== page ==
You will reads lots of dribble today about Samsung first quarter phone gains compared to Apple. Most will ignore something fundamental to the numbers: What they represent. IDC and Strategy Analytics separately put out data, for shipments, which mean handsets going to carriers, dealers and other sellers. That's very different from sales to businesses and consumers, Gartner's measure and the more accurate one (that data isn't ready yet).
For few quarters is the difference between shipments and sales likely to be so pronounced, actually even more so in Q2. Apple comes off its second full quarter of iPhone 5 sales and global distribution, and so shipments into the channel, nearly complete. Meanwhile, Samsung ramps up for Galaxy S4's launch, while achieving full global availability for the S III. Second quarter is the more likely bloodbath for Apple, but actual sales will foreshadow much. Still, shipments hint something now, and iPhone faces serious challenges.
By Strategy Analytics reckoning, Samsung shipped 106.6 million handsets during Q1, obtaining 28.6 percent global share. Apple ranked third, with 10 percent share from 37.4 million units. IDC puts Samsung shipments higher (115 million) but share lower (27.5 percent). Apple's number is same as Strategy Analytics but market share less: 8.9 percent.
"Apple’s global mobile phone market share is approaching a peak", Woody Oh, Strategy Analytics senior analyst, warns. "Apple will need to launch new models, or partner with additional major carriers like China Mobile, if it wants to expand significantly beyond its current ceiling of 10 percent global volume share".
But no new models are coming. Apple chooses not to compete with Samsung, by holding back new phones until autumn. During this week's Apple earnings conference call, in response to a question about when to expect new products, CEO Tim Cook answers: "We’ve got some really great stuff coming in the fall and across all of 2014". Don't expect anything sooner. So Galaxy S4 and other Androids, like HTC One, face no new competition from Apple.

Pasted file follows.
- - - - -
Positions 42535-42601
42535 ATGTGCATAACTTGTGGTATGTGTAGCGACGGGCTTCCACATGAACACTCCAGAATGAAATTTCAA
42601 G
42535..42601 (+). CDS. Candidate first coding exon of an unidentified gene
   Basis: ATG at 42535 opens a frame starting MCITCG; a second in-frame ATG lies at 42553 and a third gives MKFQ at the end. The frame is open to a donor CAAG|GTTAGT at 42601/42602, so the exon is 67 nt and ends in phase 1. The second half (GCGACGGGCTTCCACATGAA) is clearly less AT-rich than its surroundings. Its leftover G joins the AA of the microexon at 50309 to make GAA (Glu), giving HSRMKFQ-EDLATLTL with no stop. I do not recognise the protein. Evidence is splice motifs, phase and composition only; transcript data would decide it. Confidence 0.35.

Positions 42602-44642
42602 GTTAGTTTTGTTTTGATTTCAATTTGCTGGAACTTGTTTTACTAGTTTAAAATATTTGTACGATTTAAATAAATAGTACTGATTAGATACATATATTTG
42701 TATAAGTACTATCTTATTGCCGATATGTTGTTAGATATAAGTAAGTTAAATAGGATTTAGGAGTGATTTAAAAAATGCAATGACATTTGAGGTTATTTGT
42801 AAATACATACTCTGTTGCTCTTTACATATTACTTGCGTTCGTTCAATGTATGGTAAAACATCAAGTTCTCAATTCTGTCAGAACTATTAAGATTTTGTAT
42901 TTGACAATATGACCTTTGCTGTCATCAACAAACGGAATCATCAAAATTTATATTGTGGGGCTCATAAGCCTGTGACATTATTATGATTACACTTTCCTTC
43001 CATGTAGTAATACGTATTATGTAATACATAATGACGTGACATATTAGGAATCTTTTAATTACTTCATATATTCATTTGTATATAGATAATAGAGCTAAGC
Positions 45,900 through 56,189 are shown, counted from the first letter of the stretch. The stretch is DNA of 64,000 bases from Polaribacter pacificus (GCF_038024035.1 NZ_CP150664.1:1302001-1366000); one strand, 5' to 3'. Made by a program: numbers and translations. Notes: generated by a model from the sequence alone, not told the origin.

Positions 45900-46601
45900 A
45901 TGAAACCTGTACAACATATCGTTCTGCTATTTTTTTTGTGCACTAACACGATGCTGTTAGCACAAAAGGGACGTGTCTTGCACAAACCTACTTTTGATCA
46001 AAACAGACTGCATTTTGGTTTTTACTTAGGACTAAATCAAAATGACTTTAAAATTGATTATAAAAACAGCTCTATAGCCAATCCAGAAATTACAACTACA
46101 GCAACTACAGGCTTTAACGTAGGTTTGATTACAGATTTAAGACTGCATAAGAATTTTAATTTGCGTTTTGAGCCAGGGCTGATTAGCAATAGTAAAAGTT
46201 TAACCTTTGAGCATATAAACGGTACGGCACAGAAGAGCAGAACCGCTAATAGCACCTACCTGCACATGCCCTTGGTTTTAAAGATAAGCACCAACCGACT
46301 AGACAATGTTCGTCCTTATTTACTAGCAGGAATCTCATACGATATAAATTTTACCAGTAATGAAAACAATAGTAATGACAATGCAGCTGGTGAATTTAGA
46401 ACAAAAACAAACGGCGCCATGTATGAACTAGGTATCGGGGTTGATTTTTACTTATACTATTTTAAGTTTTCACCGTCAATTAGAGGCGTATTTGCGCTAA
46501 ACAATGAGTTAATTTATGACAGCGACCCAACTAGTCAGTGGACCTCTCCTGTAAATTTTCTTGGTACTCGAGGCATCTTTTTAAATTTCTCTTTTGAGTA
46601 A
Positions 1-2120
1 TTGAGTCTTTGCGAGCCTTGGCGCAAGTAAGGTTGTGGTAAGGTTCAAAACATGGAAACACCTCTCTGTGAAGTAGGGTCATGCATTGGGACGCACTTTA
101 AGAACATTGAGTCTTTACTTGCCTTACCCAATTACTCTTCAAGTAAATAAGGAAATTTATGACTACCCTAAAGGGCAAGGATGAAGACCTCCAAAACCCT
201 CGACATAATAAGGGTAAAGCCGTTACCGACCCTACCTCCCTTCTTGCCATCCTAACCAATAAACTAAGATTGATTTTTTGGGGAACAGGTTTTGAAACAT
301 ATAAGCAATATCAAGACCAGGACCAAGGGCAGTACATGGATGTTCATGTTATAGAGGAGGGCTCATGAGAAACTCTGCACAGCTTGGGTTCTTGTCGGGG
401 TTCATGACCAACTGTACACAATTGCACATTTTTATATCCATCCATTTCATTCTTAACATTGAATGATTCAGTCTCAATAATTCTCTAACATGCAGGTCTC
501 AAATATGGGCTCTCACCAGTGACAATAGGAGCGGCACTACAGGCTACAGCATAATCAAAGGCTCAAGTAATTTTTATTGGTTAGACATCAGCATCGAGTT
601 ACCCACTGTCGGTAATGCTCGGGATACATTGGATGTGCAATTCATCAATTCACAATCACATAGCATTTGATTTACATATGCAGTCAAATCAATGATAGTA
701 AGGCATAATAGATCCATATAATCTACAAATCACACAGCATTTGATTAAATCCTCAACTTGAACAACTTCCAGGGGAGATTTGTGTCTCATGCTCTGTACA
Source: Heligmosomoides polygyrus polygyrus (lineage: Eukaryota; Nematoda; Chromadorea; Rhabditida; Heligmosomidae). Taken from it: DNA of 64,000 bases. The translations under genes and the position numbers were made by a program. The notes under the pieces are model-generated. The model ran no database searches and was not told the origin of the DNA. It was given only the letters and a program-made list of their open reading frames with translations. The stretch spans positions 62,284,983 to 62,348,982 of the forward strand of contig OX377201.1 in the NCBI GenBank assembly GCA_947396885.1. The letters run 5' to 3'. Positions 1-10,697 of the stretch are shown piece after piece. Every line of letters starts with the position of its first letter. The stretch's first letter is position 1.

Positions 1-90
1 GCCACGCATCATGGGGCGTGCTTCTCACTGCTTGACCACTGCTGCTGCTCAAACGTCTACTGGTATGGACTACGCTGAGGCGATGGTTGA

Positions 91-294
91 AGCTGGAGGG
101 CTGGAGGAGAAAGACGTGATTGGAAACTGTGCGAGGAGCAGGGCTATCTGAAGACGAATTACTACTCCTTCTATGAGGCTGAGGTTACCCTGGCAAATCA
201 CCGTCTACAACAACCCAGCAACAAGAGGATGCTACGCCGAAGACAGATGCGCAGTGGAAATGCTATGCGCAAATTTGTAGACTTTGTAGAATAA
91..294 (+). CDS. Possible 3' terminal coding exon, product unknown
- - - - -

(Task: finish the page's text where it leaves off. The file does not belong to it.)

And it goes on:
Global phone shipments actually mask Apple's broader market situation. The data pits a smartphone against competitors selling handsets of various types. Three things:
Apple smartphone share declined nearly 7 points, even as unit shipments nudged up.
iPhone growth fell way behind the market, reversing trend of exceeding it.
On a smartphone-to-smartphone basis, in the category now globally more important, Apple struggles for the first time. Meanwhile competitors -- Samsung significantly -- bring exciting new models to market while the fruit-logo company rests on iPhone 5's laurels.
Smartphone shipments grew by 41.6 percent during first quarter, according to IDC. Among the top-five, only Apple grew below the market, and considerably less -- just 6.6 percent. By comparison: LG (110.2 percent); Huawei (94.1 percent); Samsung (60.7 percent); ZTE (49.2 percent).
Top Five Smartphone Vendors Q1 2013 (Units in Millions)
1Q13 Unit Shipments
1Q13 Market Share
1Q12 Unit Shipments
1Q12 Market Share
Source: IDC Worldwide Mobile Phone Tracker, April 25, 2013
During this week's Apple earnings conference call, Bernstein analyst Toni Sacconaghi put forth a 30 percent industry growth estimate (now known to be too low), observing iPhone to be much lower, and looking ahead: "Broadly incorporating your guidance for next quarter and thinking about fiscal Q1, it appears very unlikely that Apple will grow at that market rate of 30 percent or more".
Cook's deflection reveals much. He starts by discussing iPad shipments, rather than iPhone, presenting more positive perspective. Hey, that's what these execs are taught to do in media training. He continues: "On the phone side, the numbers that you talked about, the sell-in comparisons year over year, you really have to convert that to sell-through to look at the underlying demand". Cook is right about that, which is why I assert the Gartner numbers matter much more.
Then Cook concedes: "However, I take your point if the market did grow by 30 percent, we still, after that normalization, we grew less than that. And so I think the question or the -- this point is not lost and we do want to grow faster. We don’t view it, however, as the only measure of our health". He then goes on to customer satisfaction stats and how iPhone 4 and 4S pricing will woo first-time smartphone buyers.
The first-timers are more likely to purchase from Samsung or, across China and some other parts of Asia, from Huawei and ZTE. Chinese manufacturers "have made significant strides to capture new users with their respective Android smartphones", Ramon Llamas, IDC research manager, says.
So I see a few direct takeaways from the data currently available:
1. Apple's real world situation isn't likely as bad as some arm-chair pundits will suggest -- not this quarter, and certainly not based on unit shipments.
2. Gartner's numbers, for actual sales, are better measure of just how well iPhone is doing, and they're not available yet.
3. Second quarter is the one to watch for any Apple bloodbath, measured by either shipments or sales, but better the latter. Apple has nothing new to offer, while the hottest Androids of the year come to market.
4. China's rising stars, particularly Huawei, Lenovo and ZTE, will impede Apple's push into the world's largest smartphone market.
Apple is ripe for smartphone troubles. But it's too early to say how much, or how little.